Well I agree with them but now I'm really confused. I was under the impression that fox were one of the main reasons that things had been delayed due to them wanting more and stronger copy protection, I was under the impression they had gone blu-ray because of the BD+ copy protection and that aacs wasn't strong enough for them.

Now they are choseing to allow high def over component? That means no hdcp protection and all the months of worry and talk over the content protection was useless?

am I getting confused here? If all the blu-ray studios chose not to use ICT and allow high def over component then I'll certainly change my tune over blu-ray and would be happy with them winning.

If Fox has had a change of heart like this is it because of the public outcry over the copy protection? have they finally woken up and smelt the coffee or am I misunderstanding? Has the consumer won?
 

Grubert

Active Member
Noggin1980 said:
Well I agree with them but now I'm really confused. I was under the impression that fox were one of the main reasons that things had been delayed due to them wanting more and stronger copy protection, I was under the impression they had gone blu-ray because of the BD+ copy protection and that aacs wasn't strong enough for them.

Now they are choseing to allow high def over component? That means no hdcp protection and all the months of worry and talk over the content protection was useless?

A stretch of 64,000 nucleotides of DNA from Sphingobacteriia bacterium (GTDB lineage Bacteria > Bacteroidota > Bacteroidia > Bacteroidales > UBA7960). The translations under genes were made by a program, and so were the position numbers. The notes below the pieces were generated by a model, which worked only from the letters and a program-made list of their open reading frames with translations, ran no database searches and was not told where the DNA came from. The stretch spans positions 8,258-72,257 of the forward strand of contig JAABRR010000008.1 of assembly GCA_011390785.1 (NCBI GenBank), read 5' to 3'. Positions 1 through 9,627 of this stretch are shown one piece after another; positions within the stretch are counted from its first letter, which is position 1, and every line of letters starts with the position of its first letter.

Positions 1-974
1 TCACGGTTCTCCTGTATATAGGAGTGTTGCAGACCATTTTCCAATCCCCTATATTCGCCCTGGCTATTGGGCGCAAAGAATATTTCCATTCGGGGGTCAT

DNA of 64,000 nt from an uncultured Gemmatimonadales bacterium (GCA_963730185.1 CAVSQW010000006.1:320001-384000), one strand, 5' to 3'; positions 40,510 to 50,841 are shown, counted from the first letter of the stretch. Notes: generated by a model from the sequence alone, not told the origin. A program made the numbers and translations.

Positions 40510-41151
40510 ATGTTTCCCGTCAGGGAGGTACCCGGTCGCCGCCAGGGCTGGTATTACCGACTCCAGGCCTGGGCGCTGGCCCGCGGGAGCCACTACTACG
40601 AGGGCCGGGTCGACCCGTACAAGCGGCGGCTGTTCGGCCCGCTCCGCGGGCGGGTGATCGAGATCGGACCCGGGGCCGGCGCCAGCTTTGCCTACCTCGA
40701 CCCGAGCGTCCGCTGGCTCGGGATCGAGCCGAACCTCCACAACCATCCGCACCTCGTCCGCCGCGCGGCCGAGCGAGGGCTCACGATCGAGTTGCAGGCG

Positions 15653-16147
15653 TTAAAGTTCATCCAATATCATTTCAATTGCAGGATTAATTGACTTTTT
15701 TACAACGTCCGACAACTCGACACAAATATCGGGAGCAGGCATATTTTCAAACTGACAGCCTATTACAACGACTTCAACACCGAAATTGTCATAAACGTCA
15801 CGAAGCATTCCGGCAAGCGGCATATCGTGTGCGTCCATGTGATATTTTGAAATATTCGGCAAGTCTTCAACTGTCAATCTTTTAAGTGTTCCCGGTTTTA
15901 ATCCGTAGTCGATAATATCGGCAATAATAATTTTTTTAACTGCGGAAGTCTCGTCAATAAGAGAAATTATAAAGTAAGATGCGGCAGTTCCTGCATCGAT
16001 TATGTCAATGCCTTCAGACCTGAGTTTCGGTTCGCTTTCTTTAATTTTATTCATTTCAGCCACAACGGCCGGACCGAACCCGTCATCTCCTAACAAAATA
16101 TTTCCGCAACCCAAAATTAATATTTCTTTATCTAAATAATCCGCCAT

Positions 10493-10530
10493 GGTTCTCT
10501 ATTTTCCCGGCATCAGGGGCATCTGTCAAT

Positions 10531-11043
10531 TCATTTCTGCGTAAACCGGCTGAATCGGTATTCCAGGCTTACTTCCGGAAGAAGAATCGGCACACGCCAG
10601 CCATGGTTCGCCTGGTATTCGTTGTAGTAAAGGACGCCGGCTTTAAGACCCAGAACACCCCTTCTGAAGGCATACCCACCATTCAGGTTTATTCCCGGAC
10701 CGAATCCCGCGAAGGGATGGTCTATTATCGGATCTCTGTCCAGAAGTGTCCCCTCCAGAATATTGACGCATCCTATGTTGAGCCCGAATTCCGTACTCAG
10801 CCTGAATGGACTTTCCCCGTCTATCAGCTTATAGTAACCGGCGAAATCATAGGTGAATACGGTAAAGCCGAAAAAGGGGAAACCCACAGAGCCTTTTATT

am I getting confused here? If all the blu-ray studios chose not to use ICT and allow high def over component then I'll certainly change my tune over blu-ray and would be happy with them winning.

If Fox has had a change of heart like this is it because of the public outcry over the copy protection? have they finally woken up and smelt the coffee or am I misunderstanding? Has the consumer won?
Fox is concerned about protection of the digital signal path. BD+ gives them additional security - something like a second lock in case someone picks the first.

On the other hand, ICT affects the analog signal, which doesn't seem to be critical for them.

It makes perfect sense.
 

Noggin1980

Well-known Member
Thanks (great for the consumer whatever the reason though, it certainly warms me a great deal towards buying a HD-DVD or bluray player when they first hit europe)

Interestingly it looks like this may be the reason for no ICT tags

Posted by Roughneck1 in the movie forum of this site. Emphasis mine

Four film studios have announced that they will not activate the "down resolution" flag option on their first Blu-ray and HD-DVD discs.
Subject of a recent column (which provoked much irate reader mail), that scheme would have diminished the quality of the pictures delivered through the nonsecured, analog component outputs of the player, while reserving the highest-grade picture for the latest-generation HDTVs with digitally "secured" HDMI inputs.

What really persuaded Sony, Disney, Fox and Paramount to back away from down rezzing was an ultimatum put out by developers of the AACS copy protection technology, adopted by both high-def disc systems.
The Advanced Access Content System gang has demanded that any discs with a down-rez flag carry a warning label on the package, sure to confuse and put off buyers.
It still has the horrible "on their first...discs" part though.